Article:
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African Egg Eating Snake

Alternative Name
Common Egg Eater, Rhombic Egg Eater Scientific Name: Dasypeltis scabra

Basic Info

The African Egg Eating Snake is a thin snake, and by maturity, the average individual will reach approximately 70 centimeters in length, though some may grow to over a meter in length. The basic coloration is gray to brown with darker square-like patches on the snake's dorsal surface that creates a zigzagging pattern. African Egg Eating Snakes have only rudimentary teeth in the mouth, greatly restricting their diet. There are 25 to 30 tooth-like structures at the back of the neck, which are really modified vertebrae. The Egg Eater is often confused with the Common Night adder in Southeastern Africa because of its rhombic markings. The similarity between these two snakes is a very effective defense mechanism as I have seen seasoned herpetologists who have mistaken the two and subsequently suffered the very painful bite of the night adder. Similarly, in the Southwestern region of Africa it is often confused with the Horned Adder. .

Health

Please keep in mind that this is a snake with very specialized feeding habits. Before acquiring an African Egg Eating snake, make sure that you will have a reliable source for small fresh bird eggs. Enclosure temperatures should remain between 28 and 30 degrees Celsius (about 73 to 80 degrees Fahrenheit), with about a five degree Celsius nighttime drop. Many will do well when kept on a 14 hour day, year round, though due to their nocturnal habits they can be stressed by bright light. A shallow water bowl should be available and humidity should be kept high, usually no lower than 75 percent. A substrate of aspen shavings is often acceptable and climbing opportunities should be provided. Many African Egg Eating Snakes will sleep in bird's nest after eating the eggs, and it may be beneficial to provide a hiding spot similar to a nest for your captive snake - perhaps a small bowl filled with nesting material. African Egg Eating Snakes can usually be kept on quail eggs in captivity, and often they will eat six to seven of these at each feeding. If any eggs remain in the enclosure after two days, they should be removed and discarded. Some African Egg Eating Snakes have problems shedding. In such a case, you may wish place your animal in a plastic sweater box along with some wetted, warm paper towels as a substrate. Shedding problems in an otherwise healthy snake could be a sign that the enclosure's humidity level is too low. Breeding In captivity, African Egg Eating Snakes can usually be bred year round. However, in the wild, breeding occurs in the spring, and often, cooling snakes down to winter temperatures between 68 and 75 degrees Fahrenheit and lowering humidity can aid in encouraging breeding. Usually, African Egg Eating Snakes deposit between 6 and 25 eggs. They do not lay eggs in one location; rather, the clutch is usually scattered after a gestation period lasting between 80 and 90 days. Hatchling African Egg Eating Snakes can be fed finch eggs.

African Egg Eating Snake picture
Habitat

Lives in grassy savannahs or wooded areas.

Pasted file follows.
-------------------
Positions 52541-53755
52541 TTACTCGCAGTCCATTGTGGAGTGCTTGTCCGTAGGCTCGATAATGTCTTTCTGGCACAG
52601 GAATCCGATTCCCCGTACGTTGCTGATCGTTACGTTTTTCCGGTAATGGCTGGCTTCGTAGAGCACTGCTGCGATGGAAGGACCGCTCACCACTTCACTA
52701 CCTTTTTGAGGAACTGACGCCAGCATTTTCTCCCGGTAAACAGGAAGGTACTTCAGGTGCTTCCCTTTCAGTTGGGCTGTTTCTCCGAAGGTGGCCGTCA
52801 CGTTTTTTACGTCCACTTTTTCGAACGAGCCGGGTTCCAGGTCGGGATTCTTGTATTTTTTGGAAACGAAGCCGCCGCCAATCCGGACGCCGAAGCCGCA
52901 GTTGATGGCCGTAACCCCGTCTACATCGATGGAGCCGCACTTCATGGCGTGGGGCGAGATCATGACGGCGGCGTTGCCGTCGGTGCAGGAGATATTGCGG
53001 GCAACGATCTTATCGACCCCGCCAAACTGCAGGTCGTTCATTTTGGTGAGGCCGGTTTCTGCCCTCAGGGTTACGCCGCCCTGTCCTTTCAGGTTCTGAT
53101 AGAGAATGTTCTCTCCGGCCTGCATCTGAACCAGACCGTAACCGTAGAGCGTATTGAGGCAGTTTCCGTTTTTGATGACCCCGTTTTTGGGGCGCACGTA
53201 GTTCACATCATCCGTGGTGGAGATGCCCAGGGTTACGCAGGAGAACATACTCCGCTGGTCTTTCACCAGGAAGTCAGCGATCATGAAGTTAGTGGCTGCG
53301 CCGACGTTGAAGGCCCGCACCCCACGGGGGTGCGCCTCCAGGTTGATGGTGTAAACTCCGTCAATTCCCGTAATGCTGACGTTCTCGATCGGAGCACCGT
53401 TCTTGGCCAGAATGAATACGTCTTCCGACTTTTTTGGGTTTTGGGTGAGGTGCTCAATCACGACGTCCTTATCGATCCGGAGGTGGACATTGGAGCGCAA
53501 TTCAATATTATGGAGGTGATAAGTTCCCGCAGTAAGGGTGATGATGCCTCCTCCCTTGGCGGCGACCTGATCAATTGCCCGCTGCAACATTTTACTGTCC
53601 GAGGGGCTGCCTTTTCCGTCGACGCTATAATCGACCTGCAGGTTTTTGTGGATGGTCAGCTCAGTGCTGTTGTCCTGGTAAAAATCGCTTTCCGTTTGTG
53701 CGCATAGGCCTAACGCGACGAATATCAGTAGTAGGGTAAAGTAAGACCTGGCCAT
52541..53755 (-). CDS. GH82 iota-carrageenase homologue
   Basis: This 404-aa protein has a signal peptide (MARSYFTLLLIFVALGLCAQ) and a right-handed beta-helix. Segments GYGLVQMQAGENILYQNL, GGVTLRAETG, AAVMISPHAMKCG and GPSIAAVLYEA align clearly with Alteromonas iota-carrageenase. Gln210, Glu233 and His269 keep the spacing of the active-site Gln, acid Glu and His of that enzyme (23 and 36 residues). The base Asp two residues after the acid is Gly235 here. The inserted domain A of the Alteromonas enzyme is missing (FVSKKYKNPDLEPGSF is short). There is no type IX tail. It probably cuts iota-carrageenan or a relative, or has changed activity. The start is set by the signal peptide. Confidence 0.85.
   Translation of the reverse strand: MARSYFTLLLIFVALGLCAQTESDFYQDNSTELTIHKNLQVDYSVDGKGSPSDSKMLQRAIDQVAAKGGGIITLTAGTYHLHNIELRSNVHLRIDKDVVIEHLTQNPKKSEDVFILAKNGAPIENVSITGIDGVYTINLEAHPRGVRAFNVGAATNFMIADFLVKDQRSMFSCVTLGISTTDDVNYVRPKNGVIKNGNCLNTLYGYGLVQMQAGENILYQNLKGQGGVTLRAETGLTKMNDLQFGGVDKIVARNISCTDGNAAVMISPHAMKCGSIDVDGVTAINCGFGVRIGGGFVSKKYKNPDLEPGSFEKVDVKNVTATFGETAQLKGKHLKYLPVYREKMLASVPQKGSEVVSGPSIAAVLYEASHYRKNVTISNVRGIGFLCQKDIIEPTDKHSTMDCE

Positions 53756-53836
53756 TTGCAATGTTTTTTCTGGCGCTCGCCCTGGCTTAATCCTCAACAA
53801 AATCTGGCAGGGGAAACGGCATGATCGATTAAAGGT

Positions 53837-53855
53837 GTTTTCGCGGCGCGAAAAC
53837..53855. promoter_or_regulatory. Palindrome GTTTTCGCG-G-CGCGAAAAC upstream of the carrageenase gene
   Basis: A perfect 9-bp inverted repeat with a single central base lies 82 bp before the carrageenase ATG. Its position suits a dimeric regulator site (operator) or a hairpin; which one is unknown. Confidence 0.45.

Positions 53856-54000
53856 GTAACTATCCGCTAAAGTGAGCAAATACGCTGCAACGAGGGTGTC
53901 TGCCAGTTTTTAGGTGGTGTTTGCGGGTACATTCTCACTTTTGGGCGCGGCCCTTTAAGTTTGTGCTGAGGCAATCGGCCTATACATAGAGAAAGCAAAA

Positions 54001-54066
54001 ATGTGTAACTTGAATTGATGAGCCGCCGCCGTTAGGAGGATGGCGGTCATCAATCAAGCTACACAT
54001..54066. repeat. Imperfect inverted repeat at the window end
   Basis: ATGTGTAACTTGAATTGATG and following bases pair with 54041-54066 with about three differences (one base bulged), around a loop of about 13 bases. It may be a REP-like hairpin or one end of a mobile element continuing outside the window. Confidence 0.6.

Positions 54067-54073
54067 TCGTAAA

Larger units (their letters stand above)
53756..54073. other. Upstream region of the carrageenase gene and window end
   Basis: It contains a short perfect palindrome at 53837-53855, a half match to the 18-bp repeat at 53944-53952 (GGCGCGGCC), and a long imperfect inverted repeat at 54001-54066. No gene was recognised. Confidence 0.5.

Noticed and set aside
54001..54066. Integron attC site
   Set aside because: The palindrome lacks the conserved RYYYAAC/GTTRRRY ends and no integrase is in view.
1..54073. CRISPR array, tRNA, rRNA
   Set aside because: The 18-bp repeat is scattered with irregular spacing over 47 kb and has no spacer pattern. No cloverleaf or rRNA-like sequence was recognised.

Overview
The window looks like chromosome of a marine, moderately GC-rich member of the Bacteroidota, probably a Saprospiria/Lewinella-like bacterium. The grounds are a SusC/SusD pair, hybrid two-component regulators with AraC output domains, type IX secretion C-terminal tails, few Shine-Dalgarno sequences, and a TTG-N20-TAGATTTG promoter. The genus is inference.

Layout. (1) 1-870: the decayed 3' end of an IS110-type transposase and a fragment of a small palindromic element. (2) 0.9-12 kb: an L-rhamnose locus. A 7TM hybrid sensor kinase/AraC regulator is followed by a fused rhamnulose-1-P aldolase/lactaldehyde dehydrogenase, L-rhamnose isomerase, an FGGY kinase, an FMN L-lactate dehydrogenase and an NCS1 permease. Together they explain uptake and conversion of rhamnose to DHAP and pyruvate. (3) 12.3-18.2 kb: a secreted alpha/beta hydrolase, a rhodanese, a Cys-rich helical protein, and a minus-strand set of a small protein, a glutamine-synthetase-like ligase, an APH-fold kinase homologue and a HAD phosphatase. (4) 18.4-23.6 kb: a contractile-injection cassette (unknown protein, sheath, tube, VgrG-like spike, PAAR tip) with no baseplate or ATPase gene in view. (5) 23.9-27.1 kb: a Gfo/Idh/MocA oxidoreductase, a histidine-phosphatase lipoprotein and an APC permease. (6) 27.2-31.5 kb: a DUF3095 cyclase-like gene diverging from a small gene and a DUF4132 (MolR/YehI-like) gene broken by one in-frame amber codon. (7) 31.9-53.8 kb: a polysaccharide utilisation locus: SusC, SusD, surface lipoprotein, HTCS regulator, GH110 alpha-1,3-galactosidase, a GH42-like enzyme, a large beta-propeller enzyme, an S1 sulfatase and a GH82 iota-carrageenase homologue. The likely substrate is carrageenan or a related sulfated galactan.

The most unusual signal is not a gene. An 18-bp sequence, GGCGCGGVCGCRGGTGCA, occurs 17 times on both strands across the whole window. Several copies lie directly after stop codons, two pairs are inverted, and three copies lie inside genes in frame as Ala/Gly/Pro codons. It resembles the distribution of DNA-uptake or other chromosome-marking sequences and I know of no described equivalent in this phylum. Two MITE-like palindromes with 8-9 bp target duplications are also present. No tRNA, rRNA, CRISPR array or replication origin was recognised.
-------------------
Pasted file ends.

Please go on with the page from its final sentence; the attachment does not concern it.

Behavior

The African Egg Eating Snake, though not widespread in captivity, is a truly fascinating reptile. It is unique in its eating habits, and can make a rare and impressive pet. Normally nocturnal, African Egg Eating Snakes usually spend days hiding in a sheltered area. Often a rock or log can provide a sheltered hiding spot. In the wild, most eggs eaten by African Egg Eating Snakes are laid by Weaver Birds. These snakes are adept at tree climbing, which is often important when the snake accesses birds' nests. Before consuming an egg, the African Egg Eating Snake will first test the egg with its tongue to ensure that it is not rotten. The snake then holds the egg in its constricting coils as it pushes its head over the egg. Amazingly, the African Egg Eating Snake can swallow eggs that are up to three times the size of its head. After swallowing the egg, pleated folds of gum tissue expand and contract to suck the egg further inside the snake. A series of tooth-like structures located at the back of the neck pierce the egg as the African Egg Eating Snake bends its head sharply. After the contents of the egg have been evacuated through these piercings, the eggshell will be regurgitated, flattened and emptied though whole. The defense of the African Egg Eating Snake includes coiling and straightening motions in rapid succession, rasping or hissing noises, and occasionally striking out. However, because they lack teeth, bites from African Egg Eating Snakes are largely harmless. Many African Egg Eating Snakes are said to be relatively docile, and do not often make threatening or defensive displays.

Origin

Southern Africa

History

African Egg Eating Snakes have impressed people for centuries. In fact, in many mythologies, a serpent is said to swallow the sun at night, during eclipses, or during the winter solstice, before spitting out the disc once more. It is thought that this tradition could be based on the egg eating habits of snakes. Native to southern areas of Africa, the African Egg Eating Snake usually lives in grassy savannahs or wooded areas.

Common Foods

They will eat just about any animal of appropriate size including each other and other reptiles, fish, birds, rodents, pigs, and monkeys.

 

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